“Am I suggesting that President Trump is going to reverse himself on a whole range of things that he’s been campaigning on for more than a year-and-a-half? No,” Mr. Earnest said. But he added that “there is a long tradition of presidents, even presidents in different parties, seeking to preserve some measure of continuity.”

The president’s spokesman also warned that Mr. Trump and his team will find out how difficult it is to govern if they try to unravel some of Mr. Obama’s signature achievements. He said repealing Obamacare would take away health insurance for about 22 million Americans, implying Mr. Trump would have 22 million angry voters on his hands.

While not outlining new executive actions and agreements the president might seek in the next two months, the White House also made clear that Mr. Obama will do everything in his power until he leaves office on Jan. 20 to keep intact the Iranian nuclear deal. Mr. Earnest said there would be international ramifications to the U.S. pulling out of the deal, such as the threat of Tehran restarting its nuclear weapons program.

“It’s not just as simple as some of the campaign rhetoric might make it seem,” he said. “The consequences, for example, with the Iran deal of pulling out, you do risk … the Iranians trying to break out. There’s also a U.N. Security Council Resolution that applies to this agreement. That means that this agreement is something that’s supported by our allies, but also by Russia. That I think could be a pretty good indication of how united the international community is behind this agreement.”

Mr. Obama and Mrs. Clinton accused Mr. Trump during the campaign of cozying up to Russian President Vladimir Putin and essentially ignoring evidence that Moscow was supporting cyberattacks against the Democratic Party and U.S. elections systems.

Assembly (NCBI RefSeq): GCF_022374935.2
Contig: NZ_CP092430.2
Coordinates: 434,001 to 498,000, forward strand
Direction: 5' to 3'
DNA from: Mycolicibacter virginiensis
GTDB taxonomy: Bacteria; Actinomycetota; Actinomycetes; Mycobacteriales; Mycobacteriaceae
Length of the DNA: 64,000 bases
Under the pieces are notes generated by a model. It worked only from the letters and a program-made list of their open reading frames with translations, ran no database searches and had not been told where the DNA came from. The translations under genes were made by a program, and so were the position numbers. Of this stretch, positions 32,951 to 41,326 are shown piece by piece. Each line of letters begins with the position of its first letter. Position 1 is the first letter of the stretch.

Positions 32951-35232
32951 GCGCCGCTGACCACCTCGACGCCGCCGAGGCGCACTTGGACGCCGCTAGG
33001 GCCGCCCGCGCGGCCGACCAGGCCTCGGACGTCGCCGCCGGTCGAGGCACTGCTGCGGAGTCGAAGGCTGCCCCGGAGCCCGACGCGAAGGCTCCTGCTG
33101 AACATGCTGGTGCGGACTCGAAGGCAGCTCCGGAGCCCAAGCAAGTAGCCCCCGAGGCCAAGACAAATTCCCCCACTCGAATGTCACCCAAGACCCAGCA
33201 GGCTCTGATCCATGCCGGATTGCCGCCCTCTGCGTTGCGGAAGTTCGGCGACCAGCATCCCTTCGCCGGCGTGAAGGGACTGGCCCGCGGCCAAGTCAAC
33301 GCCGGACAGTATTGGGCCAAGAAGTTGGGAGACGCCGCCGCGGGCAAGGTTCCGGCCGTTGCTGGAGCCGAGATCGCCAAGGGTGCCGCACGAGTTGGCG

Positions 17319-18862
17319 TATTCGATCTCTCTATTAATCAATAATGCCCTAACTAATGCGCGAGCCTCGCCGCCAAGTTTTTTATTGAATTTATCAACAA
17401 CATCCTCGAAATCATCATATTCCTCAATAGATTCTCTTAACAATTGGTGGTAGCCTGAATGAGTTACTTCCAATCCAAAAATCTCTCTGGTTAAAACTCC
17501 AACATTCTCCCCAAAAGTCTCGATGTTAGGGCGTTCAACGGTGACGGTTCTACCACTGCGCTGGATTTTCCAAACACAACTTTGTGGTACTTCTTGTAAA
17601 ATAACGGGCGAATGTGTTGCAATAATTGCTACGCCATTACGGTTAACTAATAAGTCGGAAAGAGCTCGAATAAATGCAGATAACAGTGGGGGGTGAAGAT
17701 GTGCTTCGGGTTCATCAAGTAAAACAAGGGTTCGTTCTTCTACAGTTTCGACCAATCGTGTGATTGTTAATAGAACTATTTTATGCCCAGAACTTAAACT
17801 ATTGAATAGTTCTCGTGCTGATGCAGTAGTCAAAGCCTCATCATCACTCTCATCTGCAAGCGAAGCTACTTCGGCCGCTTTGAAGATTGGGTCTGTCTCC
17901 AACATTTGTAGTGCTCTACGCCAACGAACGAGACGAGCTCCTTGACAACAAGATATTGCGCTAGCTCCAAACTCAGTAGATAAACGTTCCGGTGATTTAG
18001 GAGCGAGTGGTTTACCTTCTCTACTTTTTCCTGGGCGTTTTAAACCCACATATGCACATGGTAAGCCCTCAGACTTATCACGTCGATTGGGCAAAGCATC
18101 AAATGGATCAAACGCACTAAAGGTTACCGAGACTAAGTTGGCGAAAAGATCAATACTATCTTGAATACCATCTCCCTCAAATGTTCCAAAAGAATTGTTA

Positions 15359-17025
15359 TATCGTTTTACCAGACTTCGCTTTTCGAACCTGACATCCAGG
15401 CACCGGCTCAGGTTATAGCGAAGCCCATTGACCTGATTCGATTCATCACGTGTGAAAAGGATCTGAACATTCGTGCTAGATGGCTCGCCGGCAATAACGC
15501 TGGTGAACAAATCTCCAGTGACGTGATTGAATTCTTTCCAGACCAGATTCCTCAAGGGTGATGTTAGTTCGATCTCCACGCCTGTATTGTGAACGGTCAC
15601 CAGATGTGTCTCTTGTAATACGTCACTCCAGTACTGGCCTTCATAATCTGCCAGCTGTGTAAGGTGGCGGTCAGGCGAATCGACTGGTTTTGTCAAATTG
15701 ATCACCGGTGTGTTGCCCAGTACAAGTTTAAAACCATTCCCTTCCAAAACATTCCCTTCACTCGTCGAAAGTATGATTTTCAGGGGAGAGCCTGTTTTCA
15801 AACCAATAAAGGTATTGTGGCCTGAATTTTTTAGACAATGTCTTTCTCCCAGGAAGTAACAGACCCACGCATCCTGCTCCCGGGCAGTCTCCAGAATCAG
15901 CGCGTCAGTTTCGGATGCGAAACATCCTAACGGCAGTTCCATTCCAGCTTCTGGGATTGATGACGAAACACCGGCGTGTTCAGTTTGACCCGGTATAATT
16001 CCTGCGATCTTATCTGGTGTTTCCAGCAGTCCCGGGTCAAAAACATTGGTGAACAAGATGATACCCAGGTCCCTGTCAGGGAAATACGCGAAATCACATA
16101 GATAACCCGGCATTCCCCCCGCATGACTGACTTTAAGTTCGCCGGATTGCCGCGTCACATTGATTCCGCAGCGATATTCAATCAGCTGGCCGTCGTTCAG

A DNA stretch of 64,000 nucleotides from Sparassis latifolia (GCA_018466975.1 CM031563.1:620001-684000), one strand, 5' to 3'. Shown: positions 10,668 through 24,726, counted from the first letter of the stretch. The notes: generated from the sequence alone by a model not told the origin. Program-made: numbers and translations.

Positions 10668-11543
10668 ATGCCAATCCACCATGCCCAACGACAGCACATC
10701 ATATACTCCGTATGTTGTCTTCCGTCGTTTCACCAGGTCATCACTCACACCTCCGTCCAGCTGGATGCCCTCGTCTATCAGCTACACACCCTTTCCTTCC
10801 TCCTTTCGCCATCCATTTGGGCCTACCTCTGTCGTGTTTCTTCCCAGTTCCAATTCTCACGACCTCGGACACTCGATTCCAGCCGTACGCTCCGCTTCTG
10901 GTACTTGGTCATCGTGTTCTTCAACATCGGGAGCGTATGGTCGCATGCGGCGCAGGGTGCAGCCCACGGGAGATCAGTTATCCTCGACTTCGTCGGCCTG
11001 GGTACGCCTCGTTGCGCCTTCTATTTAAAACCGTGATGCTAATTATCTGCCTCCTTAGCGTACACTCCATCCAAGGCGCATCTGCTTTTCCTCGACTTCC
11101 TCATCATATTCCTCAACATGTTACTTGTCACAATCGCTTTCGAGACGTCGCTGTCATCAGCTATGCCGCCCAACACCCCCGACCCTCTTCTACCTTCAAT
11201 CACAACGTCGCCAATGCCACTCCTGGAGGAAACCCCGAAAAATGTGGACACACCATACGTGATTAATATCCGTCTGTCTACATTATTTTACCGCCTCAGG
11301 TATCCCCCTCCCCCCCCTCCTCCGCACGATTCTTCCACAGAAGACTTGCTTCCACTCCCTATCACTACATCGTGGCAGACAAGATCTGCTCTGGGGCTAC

White House aides were clearly still in shock Wednesday over Mr. Trump’s victory and its implications for wiping out Mr. Obama’s priorities of the past eight years. After Mr. Obama spoke in the Rose Garden to hundreds of staffers, many left in tears.

After portraying Mr. Trump during the campaign as a dishonorable whiner whose election would cause America to “spin out of control,” Mr. Obama was unapologetic about his harsh rhetoric.

“It is no secret that the president-elect and I have some pretty significant differences,” Mr. Obama said. But he added that he also had sharp differences with his predecessor, Republican George W. Bush.

“President Bush’s team could not have been more professional, or more gracious, in making sure we had a smooth transition,” Mr. Obama said. He said he’s instructed his team to follow Mr. Bush’s example, “to make sure that this is a successful transition for the president-elect.”

Mr. Earnest said Mr. Obama hasn’t changed his negative views about Mr. Trump, but feels a duty to make the transition as smooth as possible.

“The president has no desire or inclination to paper over the deep differences that the two of them have,” he said. “I’m not saying it’s going to be an easy meeting, but the president is deeply sincere about fulfilling this responsibility.”